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What's new with the Web Action Team
by Jeannette E. Warnert
on May 23, 2011 at 8:13 AM
The idea of captioning videos is overwhelming. I once heard that if the text has most of the same info, then captions are not required. I'm curious to know whether there is any kind of "authority," other than Karl, behind these "guidelines." These sound like best practices, but are there consequences for not following them?
Reply by Karl Krist
on May 23, 2011 at 9:10 AM
The only authority I can provide is my participation in the UC-wide Electronic Accessibility Leadership Team (EALT).  
The idea of captioning videos may feel overwhelming. But imagine how it feels to not be able to benefit from services because of a disability. Being deaf and trying to watch a video while missing out on the audio would probably also be overwhelming.  
Not only is it our goal to make our information accessible to all, but it is also important that we do not open the University up to lawsuits by not making our content accessible.  
According to the EALT report recent submitted to the ITLC:  
"Again, our guiding principal is not creating fear and solely about mitigating risk, but to follow the spirit of Pres. Yudof’s July 2010 letter to “think systematically and creatively about how we serve the growing number of people who, with or without formally disclosing a disability, increasingly depend on a fully accessible electronic environment.”  
President Yudof spoke at the meeting Dave referenced in this blog post. He is serious about the idea of accessibility- so is the Web Action Team. We are not waiting until policy forces us to make content accessible- we are doing it NOW, because we think it is the right thing to do...overwhelming, or not.
by Jon Wilson
on May 23, 2011 at 8:35 AM
I'm not sure about consequences but these guidelines are supported by the UC Office of the President.  
The University of California recognizes Section 508 of the Rehabilitation Act of 1973 as a community standard within public higher education in California. "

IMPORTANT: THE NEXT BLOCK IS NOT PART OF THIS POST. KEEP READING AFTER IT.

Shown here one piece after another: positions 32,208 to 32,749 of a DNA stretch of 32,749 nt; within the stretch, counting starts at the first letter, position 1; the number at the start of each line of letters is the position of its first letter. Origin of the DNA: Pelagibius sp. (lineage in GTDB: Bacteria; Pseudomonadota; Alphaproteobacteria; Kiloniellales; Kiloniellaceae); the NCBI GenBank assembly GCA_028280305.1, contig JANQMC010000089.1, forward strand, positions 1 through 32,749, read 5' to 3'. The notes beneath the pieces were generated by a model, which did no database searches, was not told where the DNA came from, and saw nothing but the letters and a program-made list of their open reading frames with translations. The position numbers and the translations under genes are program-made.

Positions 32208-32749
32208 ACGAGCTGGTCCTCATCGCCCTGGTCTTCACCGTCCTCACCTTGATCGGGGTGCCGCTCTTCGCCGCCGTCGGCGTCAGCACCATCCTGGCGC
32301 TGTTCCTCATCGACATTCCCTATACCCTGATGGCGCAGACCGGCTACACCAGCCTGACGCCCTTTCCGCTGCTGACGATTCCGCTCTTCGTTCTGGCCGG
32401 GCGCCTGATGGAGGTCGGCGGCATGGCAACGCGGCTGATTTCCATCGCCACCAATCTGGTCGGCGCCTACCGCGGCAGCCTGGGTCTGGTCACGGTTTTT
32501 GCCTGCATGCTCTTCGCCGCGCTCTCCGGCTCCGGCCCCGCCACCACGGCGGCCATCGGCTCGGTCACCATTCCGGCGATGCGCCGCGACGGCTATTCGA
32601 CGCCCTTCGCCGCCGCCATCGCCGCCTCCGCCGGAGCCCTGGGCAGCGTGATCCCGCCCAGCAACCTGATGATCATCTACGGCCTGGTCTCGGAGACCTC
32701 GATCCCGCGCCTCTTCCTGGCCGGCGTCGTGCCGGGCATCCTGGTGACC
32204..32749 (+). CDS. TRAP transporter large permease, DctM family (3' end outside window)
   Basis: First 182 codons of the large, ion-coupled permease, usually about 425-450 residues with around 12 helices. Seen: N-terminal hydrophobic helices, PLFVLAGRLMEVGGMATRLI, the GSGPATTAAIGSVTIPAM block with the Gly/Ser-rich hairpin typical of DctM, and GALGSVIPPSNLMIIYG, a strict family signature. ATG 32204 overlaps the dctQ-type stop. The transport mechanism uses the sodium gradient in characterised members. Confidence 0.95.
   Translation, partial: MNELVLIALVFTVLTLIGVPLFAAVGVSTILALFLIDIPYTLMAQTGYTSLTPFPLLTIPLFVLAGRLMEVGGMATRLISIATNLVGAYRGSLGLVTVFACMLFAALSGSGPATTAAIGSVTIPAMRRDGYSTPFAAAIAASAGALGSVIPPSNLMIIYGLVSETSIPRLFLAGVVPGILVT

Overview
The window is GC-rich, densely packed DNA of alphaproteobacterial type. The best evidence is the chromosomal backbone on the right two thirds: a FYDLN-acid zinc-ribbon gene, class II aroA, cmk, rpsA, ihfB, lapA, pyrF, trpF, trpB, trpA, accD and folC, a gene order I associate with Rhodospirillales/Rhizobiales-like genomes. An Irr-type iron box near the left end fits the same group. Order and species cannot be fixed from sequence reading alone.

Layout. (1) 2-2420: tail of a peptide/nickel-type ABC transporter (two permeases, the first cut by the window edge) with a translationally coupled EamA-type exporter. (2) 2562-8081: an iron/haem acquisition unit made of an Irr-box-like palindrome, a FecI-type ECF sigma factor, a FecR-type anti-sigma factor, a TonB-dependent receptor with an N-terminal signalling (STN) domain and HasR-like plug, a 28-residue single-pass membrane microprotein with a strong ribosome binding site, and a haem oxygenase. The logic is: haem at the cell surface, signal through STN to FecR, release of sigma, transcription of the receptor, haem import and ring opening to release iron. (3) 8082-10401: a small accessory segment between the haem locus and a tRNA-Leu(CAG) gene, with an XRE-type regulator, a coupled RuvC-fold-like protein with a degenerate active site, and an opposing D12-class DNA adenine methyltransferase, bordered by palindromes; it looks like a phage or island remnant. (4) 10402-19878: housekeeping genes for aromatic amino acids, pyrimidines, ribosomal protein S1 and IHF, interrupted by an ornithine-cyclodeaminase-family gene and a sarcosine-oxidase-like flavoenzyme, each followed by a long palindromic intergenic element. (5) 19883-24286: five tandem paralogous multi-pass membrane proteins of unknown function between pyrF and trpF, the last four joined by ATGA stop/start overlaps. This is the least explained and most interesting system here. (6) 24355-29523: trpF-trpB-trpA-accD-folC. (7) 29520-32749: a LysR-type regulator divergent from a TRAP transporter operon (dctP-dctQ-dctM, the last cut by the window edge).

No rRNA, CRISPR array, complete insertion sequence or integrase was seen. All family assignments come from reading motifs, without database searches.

(from the following UCOP document:  
Sections (a) and (b) of § 1194.22 of the Section 508 Amendment to the Rehabilitation Act of 1973:  
(a) A text equivalent for every non-text element shall be provided (e.g., via "alt", "longdesc", or in element content).  
(b) Equivalent alternatives for any multimedia presentation shall be synchronized with the presentation. "  
Read more about section 508:
by Alberto Hauffen
on May 23, 2011 at 1:49 PM
I don't read Jeannette questioning the need to serve people with disabilities. But I believe her concern is a valid one.  
"Overwhelming or not" takes a real meaning when you consider that those extra steps in video captioning adds to our already multi-tasking current duties. Like Jeannette's, mine include system-wide news gathering, news writing, video shooting and editing, etc. etc. etc... (She also manages online content!, which I don't).  
Check websites that offer captioned video and you'll likely see that there was one person (often more) doing each of those tasks, not one doing it all. I just was told that captioning the videos that we produce will take "a couple of minutes." I hope so.  
So, Jeannette, if it helps, you're not alone. I'm also trying to figure out how to add taht new task to my plate.
Reply by Dave Krause
on May 23, 2011 at 2:51 PM
Good captioning will take more than a couple of minutes as most of the automated options do not produce reliable text. In fact, they often produce wrong or offensive results. You can give YouTube's captions a try. I think you'll find the results woefully inadequate for a university production.  
Regarding the extra steps it takes, no one will argue that producing accessible videos isn't time-consuming. However, the necessity of including captions and transcripts has been mentioned at every accessibility seminar I've attended in the past four years.
by Brenda Dawson
on May 24, 2011 at 2:08 PM
Before I enter the video-comment fray, just want to say: Yay for semantics!  
And as for that video stuff: Does this count as transcript and captioning? This was just a transcript, and YouTube added the timing (YouTube also inexplicably insisted on deleting two words...)  
If not, can any of you point to an example of a UC (preferably ANR) video that has both transcript and synchronous captioning? Other than the words spoken, I'm not sure what information should be included in video captions.  
Also, how are the transcripts/captioning displayed/accessed if the video is streaming from ANR?
Reply by Karl Krist
on May 24, 2011 at 2:17 PM
Yes, the YouTube functionality has been given as an example of synchronous captioning. As far as having examples, or "What is ANR doing?" I am not sure...
by Diamond Radiance
on December 20, 2011 at 11:16 PM
Im glad to see that people are actually writing about this issue in such a smart way, showing us all different sides to it.
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